Original Research

Methamphetamine use among people who inject heroin in Hanoi, Vietnam

Abstract

Introduction: The pattern of drug use in Vietnam has changed rapidly over the past decade, and a large number of people who have a history of heroin injection reportedly use methamphetamine. This paper describes factors associated with methamphetamine use among people who inject heroin in Hanoi, the capital of Vietnam.

Methods: This is a cross-sectional survey among 521 heroin injectors who were recruited through chain referral and outreach at community and clinic settings. Eligibility criteria included: (1) male aged 18 or older; (2) reported heroin injecting during the 12 months before the survey; (3) agreed for a urine test to detect methamphetamine and opiate metabolites. The primary outcome, methamphetamine use, was defined as selfreported methamphetamine use during the 30 days before the survey and/or having a urine test positive for methamphetamine. Structural Equation Model was used to evaluate associated factors for methamphetamine use.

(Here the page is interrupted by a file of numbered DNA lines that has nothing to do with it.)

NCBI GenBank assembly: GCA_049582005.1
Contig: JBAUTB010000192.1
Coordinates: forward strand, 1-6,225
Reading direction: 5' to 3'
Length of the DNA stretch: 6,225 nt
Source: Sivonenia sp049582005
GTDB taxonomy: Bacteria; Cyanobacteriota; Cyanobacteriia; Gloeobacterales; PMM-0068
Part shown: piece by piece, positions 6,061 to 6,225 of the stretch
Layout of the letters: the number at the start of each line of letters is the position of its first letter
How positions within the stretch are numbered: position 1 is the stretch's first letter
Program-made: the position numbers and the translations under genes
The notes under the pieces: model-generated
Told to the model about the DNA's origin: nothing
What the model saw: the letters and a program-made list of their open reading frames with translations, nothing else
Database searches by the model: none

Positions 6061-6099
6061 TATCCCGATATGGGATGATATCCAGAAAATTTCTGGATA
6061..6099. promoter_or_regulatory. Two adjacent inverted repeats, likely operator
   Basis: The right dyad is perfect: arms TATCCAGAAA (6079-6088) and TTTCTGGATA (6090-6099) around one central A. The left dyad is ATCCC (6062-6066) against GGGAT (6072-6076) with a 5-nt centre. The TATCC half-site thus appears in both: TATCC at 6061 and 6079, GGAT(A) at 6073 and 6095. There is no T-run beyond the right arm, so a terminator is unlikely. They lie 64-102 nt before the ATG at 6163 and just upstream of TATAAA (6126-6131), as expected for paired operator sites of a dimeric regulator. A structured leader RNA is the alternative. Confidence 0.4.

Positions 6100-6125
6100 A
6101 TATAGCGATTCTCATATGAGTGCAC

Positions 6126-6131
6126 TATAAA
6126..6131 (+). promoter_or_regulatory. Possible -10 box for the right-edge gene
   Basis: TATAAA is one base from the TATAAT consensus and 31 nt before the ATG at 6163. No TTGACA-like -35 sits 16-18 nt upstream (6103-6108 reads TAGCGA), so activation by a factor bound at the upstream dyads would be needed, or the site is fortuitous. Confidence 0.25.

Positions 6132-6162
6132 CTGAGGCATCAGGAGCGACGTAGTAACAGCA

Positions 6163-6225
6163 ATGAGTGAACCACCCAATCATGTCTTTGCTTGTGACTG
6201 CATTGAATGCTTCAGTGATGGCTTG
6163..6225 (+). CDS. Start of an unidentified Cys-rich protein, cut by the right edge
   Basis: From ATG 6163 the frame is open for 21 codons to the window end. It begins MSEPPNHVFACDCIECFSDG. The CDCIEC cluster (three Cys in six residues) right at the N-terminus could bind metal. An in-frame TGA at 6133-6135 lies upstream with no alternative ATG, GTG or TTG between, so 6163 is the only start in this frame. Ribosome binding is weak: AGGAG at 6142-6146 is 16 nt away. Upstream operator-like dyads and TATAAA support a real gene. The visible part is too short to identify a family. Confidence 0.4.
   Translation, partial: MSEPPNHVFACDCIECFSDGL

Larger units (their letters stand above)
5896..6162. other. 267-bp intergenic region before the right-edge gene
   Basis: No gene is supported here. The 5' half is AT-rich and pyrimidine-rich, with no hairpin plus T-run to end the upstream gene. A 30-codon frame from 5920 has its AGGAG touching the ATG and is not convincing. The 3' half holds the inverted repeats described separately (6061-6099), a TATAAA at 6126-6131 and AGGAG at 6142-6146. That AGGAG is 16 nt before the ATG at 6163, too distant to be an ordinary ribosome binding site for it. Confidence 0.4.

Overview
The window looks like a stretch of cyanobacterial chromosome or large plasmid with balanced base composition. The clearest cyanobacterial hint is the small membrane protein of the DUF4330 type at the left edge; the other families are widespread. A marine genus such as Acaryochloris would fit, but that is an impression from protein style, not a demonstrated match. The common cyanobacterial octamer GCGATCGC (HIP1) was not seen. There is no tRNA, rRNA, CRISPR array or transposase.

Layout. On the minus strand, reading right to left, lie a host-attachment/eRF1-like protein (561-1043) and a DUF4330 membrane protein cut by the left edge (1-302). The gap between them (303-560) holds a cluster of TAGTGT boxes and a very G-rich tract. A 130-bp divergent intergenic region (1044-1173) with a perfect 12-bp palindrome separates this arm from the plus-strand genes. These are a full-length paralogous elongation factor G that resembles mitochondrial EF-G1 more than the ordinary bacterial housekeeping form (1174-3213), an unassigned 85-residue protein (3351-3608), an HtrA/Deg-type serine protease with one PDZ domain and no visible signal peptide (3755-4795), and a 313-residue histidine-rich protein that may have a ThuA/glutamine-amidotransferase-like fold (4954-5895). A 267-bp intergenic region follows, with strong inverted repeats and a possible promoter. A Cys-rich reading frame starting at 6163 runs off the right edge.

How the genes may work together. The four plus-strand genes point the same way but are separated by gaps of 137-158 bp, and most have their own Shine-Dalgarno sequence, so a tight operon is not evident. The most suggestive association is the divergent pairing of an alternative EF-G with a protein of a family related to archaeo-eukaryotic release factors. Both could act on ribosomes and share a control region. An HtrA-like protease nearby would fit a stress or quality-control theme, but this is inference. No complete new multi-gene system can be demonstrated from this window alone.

Results: One third of participants qualified as methamphetamine users as defined in this study. A longer history of heroin use (β=0.126, p<0.001), using MDMA and/or cannabis (β=0.28, p<0.001) and not using condom during sex (β=0.139, p<0.001) were positively associated with methamphetamine use. Family functioning (β=-0.141; p<0.001) was protective. The goodness-of-fit of Structural Equation Model was excellent (CFI=0.934; TLI=0.912; RMSEA=0.033; WRMR=0.98).

Conclusions: Methamphetamine use among people who inject heroin is a substantial issue in Hanoi. Family functioning has made a critical contribution on reducing methamphetamine use. Future studies should pay attention to address the role of factors at the family level in addition to individual-level factors towards the pattern of drug use.

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